Everest and Himalaya daily wrap-up: Higher camps ahead...weather permitting|
Apr 27, 2005 15: 20 EST
North Side teams are hovering around the North Col, while Sherpas start fixing the route to Camp 2. South Side teams are keeping pace with their northern counterparts. Many of the teams are already at Camp 3. But so much depends on the weather, and progress may be slowed by frequent showers later in the week. And of course, the dreaded Khumbu cough continues to take its toll.
Wind speed jumps Friday
The jet stream may be gone for the moment, but winds are still 10-15 m/s (22-34 mph), and could jump to 20-25 m/s (45-56 mph) on Friday as a weak jet passes the Mount Everest area. You can expect frequent showers in the area from Thursday to Saturday, but those should dwindle down to occasional showers after Saturday.
There’s been a lack of dispatches lately from Luis and Piers, but their technology seems to be back on track: “Thanks to a backup PDA, we are back in business! We are safe in Base Camp from our four-day run up the hill.”
Everest North - ropes
Teams have reached North Col (7050) and are heading up to C2 (7500). Yesterday (see separate story) Australian Duncan Chessell, currently guiding for Himex, reported on the bolting plans for the upper sections of the mountain.
“Kari Kobler and Russell Brice work a 36V cordless hammer drill capable of sinking a 16mm diameter bolt into the summit ridge of Everest. The plan is to use the drill to fix 10mm bolts in more than 100 holes. Kari wants to fix “Via Ferrata Style” 150mm long “step bolts” onto the second and first step to speed up the climbing for everyone. Hmmm this is a new level to the commercialization of Everest. Already we have ladders, fixed lines, pitons, Sherpas and oxygen – now we are looking at metal steps for the tricky parts…”
The extremely strong Himex Sherpa team has almost finished its work on the North side and it is still April. Last season one ladder was required to provide easy access across a narrow crevasse below the North Col. This season is no exception, and the ladder has been re-installed. A second ladder was expected by mid April to be installed over a new crevasse on the way to the North Col.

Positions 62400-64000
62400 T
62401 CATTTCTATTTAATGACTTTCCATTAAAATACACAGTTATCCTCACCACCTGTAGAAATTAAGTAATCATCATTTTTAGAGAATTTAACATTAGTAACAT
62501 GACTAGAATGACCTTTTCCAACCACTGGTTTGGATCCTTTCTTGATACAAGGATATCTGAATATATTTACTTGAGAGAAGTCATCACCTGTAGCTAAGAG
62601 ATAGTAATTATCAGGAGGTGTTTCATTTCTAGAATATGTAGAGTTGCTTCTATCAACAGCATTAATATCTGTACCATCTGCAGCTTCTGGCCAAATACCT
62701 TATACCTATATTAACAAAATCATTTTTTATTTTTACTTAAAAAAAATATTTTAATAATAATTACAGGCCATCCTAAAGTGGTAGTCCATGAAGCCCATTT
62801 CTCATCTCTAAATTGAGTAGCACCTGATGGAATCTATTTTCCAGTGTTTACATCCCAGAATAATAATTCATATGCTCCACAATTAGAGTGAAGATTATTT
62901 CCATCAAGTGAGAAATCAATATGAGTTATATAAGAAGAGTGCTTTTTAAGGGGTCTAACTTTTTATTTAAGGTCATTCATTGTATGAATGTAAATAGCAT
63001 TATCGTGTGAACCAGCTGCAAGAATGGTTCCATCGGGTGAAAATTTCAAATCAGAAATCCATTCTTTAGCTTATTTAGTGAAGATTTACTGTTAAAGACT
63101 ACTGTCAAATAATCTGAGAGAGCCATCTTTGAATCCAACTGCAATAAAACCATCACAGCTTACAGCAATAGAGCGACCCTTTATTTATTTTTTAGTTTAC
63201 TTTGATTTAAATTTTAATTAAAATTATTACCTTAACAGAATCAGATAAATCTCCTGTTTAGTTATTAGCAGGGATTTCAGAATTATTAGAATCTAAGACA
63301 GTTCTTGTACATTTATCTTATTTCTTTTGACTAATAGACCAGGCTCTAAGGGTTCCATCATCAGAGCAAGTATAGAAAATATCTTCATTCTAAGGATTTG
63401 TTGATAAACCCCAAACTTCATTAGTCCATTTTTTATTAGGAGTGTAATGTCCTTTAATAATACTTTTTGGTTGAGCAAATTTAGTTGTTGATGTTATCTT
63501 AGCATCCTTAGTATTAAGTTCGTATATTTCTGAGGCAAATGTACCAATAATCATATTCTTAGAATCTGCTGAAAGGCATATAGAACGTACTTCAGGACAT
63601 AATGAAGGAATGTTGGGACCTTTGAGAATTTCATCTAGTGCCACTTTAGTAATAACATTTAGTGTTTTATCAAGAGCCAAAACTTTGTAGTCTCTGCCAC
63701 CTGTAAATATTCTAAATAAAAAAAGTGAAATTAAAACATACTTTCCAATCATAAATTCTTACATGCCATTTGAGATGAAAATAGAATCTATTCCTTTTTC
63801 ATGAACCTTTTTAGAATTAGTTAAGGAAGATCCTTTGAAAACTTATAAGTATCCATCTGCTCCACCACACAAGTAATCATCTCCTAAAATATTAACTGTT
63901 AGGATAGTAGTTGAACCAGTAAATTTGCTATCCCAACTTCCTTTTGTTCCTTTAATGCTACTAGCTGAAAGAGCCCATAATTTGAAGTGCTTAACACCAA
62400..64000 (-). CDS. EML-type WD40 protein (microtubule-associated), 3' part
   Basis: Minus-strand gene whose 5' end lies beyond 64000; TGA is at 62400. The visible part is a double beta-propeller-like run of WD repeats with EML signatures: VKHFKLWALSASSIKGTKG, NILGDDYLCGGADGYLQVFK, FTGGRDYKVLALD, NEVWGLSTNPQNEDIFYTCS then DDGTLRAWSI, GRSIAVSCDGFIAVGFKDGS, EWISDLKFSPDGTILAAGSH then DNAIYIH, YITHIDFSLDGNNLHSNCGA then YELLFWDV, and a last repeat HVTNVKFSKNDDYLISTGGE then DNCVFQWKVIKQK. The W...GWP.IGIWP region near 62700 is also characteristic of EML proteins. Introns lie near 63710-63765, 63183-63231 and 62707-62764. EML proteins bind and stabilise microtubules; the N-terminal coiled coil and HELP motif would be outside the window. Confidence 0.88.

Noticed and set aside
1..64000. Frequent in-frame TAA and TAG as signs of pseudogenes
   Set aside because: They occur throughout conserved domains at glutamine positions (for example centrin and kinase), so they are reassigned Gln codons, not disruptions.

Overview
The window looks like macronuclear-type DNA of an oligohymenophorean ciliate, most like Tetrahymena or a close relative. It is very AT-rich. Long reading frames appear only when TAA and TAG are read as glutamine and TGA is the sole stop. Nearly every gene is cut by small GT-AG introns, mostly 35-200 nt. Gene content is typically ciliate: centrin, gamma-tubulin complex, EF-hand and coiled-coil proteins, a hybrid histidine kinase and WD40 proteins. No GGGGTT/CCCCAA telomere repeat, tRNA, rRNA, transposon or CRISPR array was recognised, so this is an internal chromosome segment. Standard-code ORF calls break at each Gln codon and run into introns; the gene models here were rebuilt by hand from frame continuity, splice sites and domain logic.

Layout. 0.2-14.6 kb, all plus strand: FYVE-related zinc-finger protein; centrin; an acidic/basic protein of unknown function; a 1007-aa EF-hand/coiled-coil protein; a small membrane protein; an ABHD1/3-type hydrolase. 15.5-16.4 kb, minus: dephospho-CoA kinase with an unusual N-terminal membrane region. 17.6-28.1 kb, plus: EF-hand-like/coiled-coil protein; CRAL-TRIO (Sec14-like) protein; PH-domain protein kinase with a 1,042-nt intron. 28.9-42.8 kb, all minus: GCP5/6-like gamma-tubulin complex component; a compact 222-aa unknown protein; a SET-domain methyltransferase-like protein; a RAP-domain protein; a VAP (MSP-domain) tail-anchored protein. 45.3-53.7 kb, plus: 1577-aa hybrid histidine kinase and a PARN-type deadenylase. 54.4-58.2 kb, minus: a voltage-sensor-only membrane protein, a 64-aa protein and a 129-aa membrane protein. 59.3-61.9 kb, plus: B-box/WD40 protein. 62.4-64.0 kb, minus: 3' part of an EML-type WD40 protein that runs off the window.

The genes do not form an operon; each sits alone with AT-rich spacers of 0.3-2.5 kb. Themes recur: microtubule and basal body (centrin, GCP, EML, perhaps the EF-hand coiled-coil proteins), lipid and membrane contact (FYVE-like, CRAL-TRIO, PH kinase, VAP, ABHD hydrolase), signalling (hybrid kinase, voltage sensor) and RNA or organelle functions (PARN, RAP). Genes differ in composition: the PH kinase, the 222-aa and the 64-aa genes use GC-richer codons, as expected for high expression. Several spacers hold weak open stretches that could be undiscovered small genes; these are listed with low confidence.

Everest North – normal route teams
7 Summits Club
“Today our Sherpas finished putting up our North Col Camp: They put up 6 tents, brought 15 sleeping bags, etc. Tomorrow they are moving to 7700m. And in 2 days more they are going to put up Camp at 7700m. Before May 1 we are planning to have 6 tents put up on the North Col, 5 tents – at 7700m and some loads will have been brought to the last Camp at 8300m.” Read ExWeb’s full story on the 7 Summits expedition, published yesterday.
“We are now resting at base camp after 4 days at ABC (6400 meters). Noel has encountered problems with his eyesight, so we will remain here for the minute.” Check Special story posted late yesterday.
Jean Pavillard and Monica (supermom)
“After a week at ABC, and a climb up to the North Col, we are back at base camp for a few days’ rest. We will hike again to ABC on April 28, then continue to the North Col, Camp 2 and 3 at 7,900m before returning again to BC and another rest.”
Climbers have reached C3 (approx 7300m). There are rumors that Himex is considering fixing a ladder on the Hillary step - from the Tibetan side!
“Feeling pretty down!! Spoke to Dirk and he's had enough! All sorts of mixed emotions from me, some selfish some wishing I'd seen the signs earlier. I should be elated I'm at C3 -- got here exhausted in 5 hours -- but I'm not! I'm going to really miss Dirk’s down to earth attitude and humor.”
“We have three tents literally hewn out from the Lhotse face. The climb up here was much harder than I expected and frankly much more exposed and technical than I had thought. It’s basically blue ice all the way. Very difficult to get an ice axe as it just splinters and because we are one of the first groups up here there are no obvious foot holds.”
Team member Jose Maria Alvarez has been battling persistent respiratory problems. After deciding to descend below 4000 meters to prevent the risk of pulmonary edema, Alvarez has changed his mind. He has felt much better after taking medication, and has chosen to stick it out for the moment. Team members will watch him closely over the next few days before deciding if he can chance further climbing.
“After climbing up to CI with us Lakpa Rita decided to head directly to CII for the night in order to take care of some logistical issues,” reported Dave. “So far the Sherpa team has moved over 2/3 of our oxygen bottles to CII. Four of our Sherpa "gunners" headed up to CII today as well in order to start in on the fixing up to the South Col tomorrow morning. Unbelievably strong and positive they can't be acknowledged enough for their work.”
“Our weather dependent plan is to move to CII tomorrow, take a rest day there the following day, then move up to CIII on Saturday for a night of tossing and turning rather than a night of sleep.”